Walter Röhrl presents the Porsche 991 GT2 RS

We’re only just into July, and 2017 has already been quite the year for Porsche. First came the launch of the 991.2 GT3, setting the automotive world on fire with news that its most faithful sports car could once again be ordered with a manual transmission. Then came the surprise outright victory at the 24 Hours of Le Mans for the 919, and now the worldwide premiere and return of one of the world’s most fearsome supercars – the 991 GT2 RS. Any other brand would sell its soul for the publicity associated with just one of these events, but at Porsche its business as usual.

Porsche chose the Goodwood Festival of Speed to make the grand unveiling, and Any Given Reason was there to inspect the new machine. And what a machine it is. The new GT2 RS continues the tradition of mating Porsche’s most powerful turbocharged engine package with its lightest and most focussed chassis. Oh, and the red interior returns as well.

The twin-turbocharged engine is a developed version of that found in the Turbo S, with new turbochargers and new water-to-air intercoolers producing an additional 120bhp, taking the total to 690bhp and 553lb ft of torque. That power is sent through a seven speed PDK gearbox (no manual option, unlike the 991.2 GT3) to the rear wheels only, making what must be an unruly driving experience in the wet. The 0-100 dash drops to 2.8sec, thanks to the relatively scant 1470kg kerb weight, just 40kg heavier than the lightweight GT3 RS. Porsche are notorious for overstating their acceleration figures, so there’s every chance that the GT2 RS could be even quicker still. Whatever the case, it is clearly the fastest series production 911 to ever be built. 

The aero kit is somehow even more aggressive than that of the GT3 RS, something many doubted as even possible. The rear spoiler is larger, the intakes bigger, and colour and contrasting materials are increasingly used to differentiate the various elements. The bonnet, front guards, rear air intakes and various other components are carbon composite.

Porsche’s PCCB carbon ceramic brakes are standard, the wheels are staggered in size (20/21″ front/rear) and the rear tyres are an incredible 325 section in width.

The red suede wheel and headlining won’t suit all tastes, but there’s no denying that this is an outlandish car and the interior trim certainly suits that persona. And it does carry the tradition from previous GT2 models, which have quickly become some of the rarest and most desirable Porsches of recent times.

The half cage is now made from titanium and features some of the most perfect welds you’ve ever seen. The side and rear windows are made from a thinner and lighter type of glass, continuing the finest of RS traditions started decades ago.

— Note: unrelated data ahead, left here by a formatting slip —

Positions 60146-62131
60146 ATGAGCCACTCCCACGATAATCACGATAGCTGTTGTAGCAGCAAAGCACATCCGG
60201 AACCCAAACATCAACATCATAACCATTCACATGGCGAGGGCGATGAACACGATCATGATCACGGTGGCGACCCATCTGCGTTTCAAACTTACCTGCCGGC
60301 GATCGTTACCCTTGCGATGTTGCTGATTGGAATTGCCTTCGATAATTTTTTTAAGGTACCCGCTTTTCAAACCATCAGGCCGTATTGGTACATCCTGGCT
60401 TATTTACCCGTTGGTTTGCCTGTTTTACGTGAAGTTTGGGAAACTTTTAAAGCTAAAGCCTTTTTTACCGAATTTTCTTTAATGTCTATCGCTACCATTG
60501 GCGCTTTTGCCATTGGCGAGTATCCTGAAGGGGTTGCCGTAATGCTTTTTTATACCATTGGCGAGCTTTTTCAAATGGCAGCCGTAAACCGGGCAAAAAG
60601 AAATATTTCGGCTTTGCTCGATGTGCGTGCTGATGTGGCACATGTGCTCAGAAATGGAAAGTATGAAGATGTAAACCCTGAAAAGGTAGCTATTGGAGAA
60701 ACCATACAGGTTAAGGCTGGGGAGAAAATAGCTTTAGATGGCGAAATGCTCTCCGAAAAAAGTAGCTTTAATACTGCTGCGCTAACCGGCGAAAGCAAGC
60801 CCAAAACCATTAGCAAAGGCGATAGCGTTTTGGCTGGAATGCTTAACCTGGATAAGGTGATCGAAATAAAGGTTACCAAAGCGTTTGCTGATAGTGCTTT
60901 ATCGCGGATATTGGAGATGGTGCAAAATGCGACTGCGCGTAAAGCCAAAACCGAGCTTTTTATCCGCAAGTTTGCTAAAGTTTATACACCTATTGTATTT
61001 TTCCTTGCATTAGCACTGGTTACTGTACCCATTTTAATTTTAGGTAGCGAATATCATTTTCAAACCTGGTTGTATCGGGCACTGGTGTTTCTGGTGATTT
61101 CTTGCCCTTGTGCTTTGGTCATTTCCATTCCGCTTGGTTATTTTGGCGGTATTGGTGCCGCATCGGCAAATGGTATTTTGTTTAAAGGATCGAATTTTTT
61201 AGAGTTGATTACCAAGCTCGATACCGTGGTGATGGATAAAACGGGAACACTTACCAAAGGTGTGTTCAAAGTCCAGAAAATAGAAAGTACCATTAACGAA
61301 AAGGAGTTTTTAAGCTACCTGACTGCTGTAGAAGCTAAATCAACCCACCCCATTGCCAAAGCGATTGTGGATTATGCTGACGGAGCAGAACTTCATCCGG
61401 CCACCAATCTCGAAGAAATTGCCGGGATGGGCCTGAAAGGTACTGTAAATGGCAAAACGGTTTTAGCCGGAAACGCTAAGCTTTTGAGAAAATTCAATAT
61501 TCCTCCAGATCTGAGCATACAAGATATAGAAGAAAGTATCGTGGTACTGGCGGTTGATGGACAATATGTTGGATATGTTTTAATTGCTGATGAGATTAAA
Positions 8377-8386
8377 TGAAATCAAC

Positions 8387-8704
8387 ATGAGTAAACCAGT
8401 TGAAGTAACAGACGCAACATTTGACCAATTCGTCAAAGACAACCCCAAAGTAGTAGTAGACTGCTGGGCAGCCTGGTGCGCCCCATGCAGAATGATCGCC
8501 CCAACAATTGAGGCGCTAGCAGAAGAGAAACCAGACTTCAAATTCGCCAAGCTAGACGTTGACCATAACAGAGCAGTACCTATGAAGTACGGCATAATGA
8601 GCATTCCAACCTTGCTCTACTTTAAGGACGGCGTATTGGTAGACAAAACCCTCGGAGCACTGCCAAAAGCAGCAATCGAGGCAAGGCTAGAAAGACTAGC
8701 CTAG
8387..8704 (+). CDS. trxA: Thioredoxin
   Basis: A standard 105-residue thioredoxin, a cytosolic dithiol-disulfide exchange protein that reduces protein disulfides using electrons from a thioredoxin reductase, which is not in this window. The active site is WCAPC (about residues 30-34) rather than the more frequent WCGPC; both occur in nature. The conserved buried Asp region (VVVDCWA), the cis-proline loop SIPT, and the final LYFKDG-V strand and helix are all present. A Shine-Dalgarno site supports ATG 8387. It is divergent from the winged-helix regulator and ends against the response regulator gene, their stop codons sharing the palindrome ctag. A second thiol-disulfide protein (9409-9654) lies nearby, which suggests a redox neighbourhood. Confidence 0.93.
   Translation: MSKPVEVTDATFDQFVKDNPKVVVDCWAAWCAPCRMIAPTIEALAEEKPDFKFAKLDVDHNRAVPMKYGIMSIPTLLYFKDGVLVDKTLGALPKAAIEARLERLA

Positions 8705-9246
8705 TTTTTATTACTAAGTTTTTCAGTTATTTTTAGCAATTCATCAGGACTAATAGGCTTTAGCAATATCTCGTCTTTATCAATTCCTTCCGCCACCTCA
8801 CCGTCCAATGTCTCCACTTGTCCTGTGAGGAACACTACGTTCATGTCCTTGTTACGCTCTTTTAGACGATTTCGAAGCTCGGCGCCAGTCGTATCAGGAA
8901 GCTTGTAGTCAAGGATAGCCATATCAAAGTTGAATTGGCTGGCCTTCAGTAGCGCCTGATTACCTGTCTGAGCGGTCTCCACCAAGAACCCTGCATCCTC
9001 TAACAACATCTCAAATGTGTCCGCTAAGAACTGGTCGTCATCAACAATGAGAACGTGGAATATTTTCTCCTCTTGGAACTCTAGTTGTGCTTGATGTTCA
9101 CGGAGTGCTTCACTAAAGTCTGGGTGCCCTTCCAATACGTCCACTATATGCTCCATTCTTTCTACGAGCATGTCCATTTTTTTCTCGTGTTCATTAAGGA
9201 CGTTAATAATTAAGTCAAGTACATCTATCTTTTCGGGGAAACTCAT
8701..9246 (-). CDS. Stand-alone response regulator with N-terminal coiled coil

Porsche are proud of the GT road car department’s close connection to the motorsport team and seem to be increasingly promoting the link. Whilst the Zuffenhausen region of Stuttgart has long been the home of Porsche and is where their ‘regular’ cars are built, Porsche Motorsport is housed near the Weissach test track in the village of Flacht, 25km away in the German countryside. Only the really serious stuff is made in Flacht.

The optional Weissach pack is where things get cool in the name of saving weight, but in reality it’s difficult to imagine many GT2 RS’ ordered without this pack. If you’re going this far, why not go all the way?

Similar to that available in the 918 Spyder, the GT2 RS Weissach Pack uses exotic materials to further save weight. Various carbon composites are used for the sway bars and other suspension pieces, carbon components join the magnesium roof skin assembly, and the wheels are now magnesium.

Walter Röhrl was on hand to answer questions, and to give the GT2 RS its dynamic debut with a few runs up the famed hillclimb. To do this he was gifted a specially painted helmet celebrating his world rally championship wins, something he was quite proud to show the waiting media.

A scruitineering sticker was acquired and applied and the RS was ready for its first run in the public eye. The 9000rpm wail is gone, replaced by a guttural turbocharged bellow that sounds like evil personified and bears more than a slight aural resemblance to the heavily turbocharged Porsche racers of the Eighties.

From the video you can clearly see the power, and Röhrl has said that at the limit it has the handling and braking capabilities to back it up. Just don’t try and do doughnuts in it, especially not in front of thousands of people and on a worldwide live stream. The failure probably strengthens the notion that these cars are built to perform around a circuit, not to showboat for crowds of onlookers.

And anyway, having your car that won Le Mans outright just a few weeks prior run up the hill still covered in its race dirt and battle scars reinforces brand values better than a burnout ever could.

The Australian list price has been revealed at $645,000, and there is no price yet for the Weissach pack but it will likely tip the total to over $700k. It’s all a bit of a moot point though, as the entire available production run is already sold. Best go and speak to your Porsche dealer now about placing an order for the next one.

Words and photos by Andrew Coles.

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2 Comments

  1. Michael Myllynen July 15, 2017 Reply

    Completely agree about winning LeMans building a brand more than Ford's Mustang burnout brake-lock system ever could.

    With a business owner in my office building regularly parking his 918 or his GT3 RS outside my office window, I wonder how long it will be until I get to see one of these up close.

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